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Bless cites speculation for aluminum price drop

Keywords: Tags  Century Aluminum, Michael Bless, aluminum prices, LME, London Metal Exchange, commodities, Midwest premium, speculation Michael Cowden

CHICAGO — Century Aluminum Co. has been hit by a global drop in commodity prices—perhaps driven by speculation—at the same time that aluminum capacity continues to increase, according to president and chief executive officer Michael Bless.

Cash prices for aluminum on the London Metal Exchange averaged around $2,000 per tonne in the first quarter, roughly on par with the fourth quarter of 2012, Bless said during a conference call with analysts. But March saw a "rapid" decline in LME prices to a range of $1,850 to $1,900 per tonne.

"We’ve obviously seen a significant sell-off in prices of all commodities," he said. "The price action has appeared seemingly indiscriminate, with no evidence of most of the normal relationships and correlations to which we are all accustomed."

LME stocks were "relatively flat" during the quarter, and U.S. Midwest premiums continued to hold at historically high levels just shy of 11.5 cent per pound, Bless said. European premiums may have softened, but those in Japan remain "very strong."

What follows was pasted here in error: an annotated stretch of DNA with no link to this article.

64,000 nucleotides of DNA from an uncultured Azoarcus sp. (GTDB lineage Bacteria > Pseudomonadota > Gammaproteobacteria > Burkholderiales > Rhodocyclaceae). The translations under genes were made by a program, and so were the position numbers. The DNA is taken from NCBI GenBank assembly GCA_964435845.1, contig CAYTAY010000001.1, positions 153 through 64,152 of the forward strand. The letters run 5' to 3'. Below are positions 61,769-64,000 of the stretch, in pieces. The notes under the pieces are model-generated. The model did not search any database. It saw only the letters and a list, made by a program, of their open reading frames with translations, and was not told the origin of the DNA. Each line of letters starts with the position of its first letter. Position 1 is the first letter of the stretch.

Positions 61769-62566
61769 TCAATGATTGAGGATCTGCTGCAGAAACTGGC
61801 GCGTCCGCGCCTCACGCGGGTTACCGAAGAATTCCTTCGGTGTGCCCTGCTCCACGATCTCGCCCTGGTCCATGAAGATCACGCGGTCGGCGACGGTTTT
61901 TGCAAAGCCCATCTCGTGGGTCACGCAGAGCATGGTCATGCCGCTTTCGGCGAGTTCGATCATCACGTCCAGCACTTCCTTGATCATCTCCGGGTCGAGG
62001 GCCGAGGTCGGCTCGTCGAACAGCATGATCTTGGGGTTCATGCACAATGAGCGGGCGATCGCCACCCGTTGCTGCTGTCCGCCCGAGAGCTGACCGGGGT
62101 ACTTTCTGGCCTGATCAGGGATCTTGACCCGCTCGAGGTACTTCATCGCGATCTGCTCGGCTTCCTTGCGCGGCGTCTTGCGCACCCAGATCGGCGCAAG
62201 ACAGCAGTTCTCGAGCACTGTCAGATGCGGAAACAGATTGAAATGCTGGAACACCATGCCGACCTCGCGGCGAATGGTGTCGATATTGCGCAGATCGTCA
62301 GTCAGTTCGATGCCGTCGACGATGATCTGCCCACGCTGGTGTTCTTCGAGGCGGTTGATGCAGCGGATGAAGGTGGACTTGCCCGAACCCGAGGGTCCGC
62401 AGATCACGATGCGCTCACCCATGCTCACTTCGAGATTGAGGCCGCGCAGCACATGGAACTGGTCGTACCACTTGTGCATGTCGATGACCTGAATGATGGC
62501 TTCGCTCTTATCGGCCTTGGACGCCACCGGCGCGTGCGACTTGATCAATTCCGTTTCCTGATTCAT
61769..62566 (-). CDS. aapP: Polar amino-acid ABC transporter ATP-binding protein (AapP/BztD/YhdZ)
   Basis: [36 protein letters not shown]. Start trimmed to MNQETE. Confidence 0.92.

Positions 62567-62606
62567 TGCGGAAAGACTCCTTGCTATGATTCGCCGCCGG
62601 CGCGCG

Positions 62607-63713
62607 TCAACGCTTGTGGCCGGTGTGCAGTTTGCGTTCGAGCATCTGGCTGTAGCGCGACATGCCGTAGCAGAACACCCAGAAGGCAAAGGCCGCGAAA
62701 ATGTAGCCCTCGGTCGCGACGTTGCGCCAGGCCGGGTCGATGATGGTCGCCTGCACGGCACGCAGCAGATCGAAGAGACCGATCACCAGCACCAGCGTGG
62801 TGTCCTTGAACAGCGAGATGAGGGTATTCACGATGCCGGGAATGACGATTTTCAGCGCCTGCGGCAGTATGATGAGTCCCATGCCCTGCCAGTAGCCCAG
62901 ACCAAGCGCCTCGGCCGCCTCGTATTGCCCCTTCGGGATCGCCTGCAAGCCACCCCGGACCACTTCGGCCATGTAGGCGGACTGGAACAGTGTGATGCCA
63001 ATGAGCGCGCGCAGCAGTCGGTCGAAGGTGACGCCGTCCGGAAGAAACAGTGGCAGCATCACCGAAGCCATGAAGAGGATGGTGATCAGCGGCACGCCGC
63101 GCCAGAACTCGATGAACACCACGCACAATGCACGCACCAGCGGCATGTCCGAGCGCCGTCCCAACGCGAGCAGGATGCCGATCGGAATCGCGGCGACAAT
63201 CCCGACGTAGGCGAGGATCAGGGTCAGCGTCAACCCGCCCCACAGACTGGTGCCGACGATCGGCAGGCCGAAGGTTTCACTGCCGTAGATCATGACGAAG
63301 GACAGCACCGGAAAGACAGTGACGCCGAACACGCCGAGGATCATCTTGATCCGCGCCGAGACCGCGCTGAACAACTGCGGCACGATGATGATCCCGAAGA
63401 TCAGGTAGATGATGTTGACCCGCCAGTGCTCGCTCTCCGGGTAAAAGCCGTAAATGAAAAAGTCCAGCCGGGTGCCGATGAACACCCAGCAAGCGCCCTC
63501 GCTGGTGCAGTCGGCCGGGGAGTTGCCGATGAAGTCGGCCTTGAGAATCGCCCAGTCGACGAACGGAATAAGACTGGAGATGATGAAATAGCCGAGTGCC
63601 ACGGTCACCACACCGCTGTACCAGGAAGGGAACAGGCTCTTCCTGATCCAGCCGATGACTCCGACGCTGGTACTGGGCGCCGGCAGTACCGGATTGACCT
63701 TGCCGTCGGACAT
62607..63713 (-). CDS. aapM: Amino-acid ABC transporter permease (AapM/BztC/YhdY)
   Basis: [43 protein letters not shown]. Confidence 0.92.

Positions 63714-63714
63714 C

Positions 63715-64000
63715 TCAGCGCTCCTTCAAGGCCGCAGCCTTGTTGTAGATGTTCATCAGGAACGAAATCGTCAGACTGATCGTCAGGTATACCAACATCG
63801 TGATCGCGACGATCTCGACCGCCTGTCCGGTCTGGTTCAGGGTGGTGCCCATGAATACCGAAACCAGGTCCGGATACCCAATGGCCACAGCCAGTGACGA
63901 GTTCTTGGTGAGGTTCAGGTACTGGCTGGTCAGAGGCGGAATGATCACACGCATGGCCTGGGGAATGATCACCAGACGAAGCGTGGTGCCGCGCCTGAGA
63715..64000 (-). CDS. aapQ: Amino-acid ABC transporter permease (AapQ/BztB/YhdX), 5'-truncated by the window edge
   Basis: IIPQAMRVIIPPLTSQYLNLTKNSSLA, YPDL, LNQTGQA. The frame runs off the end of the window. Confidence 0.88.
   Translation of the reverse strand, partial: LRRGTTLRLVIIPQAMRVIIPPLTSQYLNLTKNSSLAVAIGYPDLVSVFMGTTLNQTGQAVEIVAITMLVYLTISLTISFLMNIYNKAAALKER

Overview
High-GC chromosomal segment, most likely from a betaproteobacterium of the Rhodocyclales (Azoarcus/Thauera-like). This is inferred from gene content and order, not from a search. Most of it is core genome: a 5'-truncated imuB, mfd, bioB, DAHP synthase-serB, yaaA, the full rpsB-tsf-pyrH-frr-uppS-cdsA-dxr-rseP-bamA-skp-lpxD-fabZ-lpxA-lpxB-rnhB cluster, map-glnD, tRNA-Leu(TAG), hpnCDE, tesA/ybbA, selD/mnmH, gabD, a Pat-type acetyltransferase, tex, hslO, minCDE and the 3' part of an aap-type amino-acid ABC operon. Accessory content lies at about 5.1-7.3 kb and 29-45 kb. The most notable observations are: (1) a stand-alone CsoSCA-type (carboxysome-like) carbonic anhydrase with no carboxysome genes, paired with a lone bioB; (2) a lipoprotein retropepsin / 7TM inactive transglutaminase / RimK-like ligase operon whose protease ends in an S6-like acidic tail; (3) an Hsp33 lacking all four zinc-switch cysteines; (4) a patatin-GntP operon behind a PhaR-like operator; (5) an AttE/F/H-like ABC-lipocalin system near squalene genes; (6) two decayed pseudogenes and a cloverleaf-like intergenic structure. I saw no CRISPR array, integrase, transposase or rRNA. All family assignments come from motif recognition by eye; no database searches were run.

Given such contradictory indicators, the Monterey, Calif.-based aluminum producer has found the overall market tough to read, Bless said. While some market segments in the United States have been "off a little bit from a growth perspective," most remain "pretty good."

Despite significant local variations, markets globally are generally either balanced or experiencing only a "modest surplus," while fundamental data is "stable if not robust," Bless said. "Therefore, we believe that speculative activity and other forces are at work in driving the prices of ... commodities, in addition to legitimate concerns about global fundamentals."

Bless conceded that about 45 percent of global aluminum production capacity is currently operating at a cash loss, but he pointed out that much of that loss-making capacity is in China.

Production cuts have been made in higher-cost regions of China, as well as in Europe, Bless said. In addition, Moscow-based United Co. Rusal has announced plans to curtail 300,000 tonnes of production (, March 4).

But those moves won’t be enough to counteract new capacity being added in western China, where power is less expensive, and in the Persian Gulf, he said.

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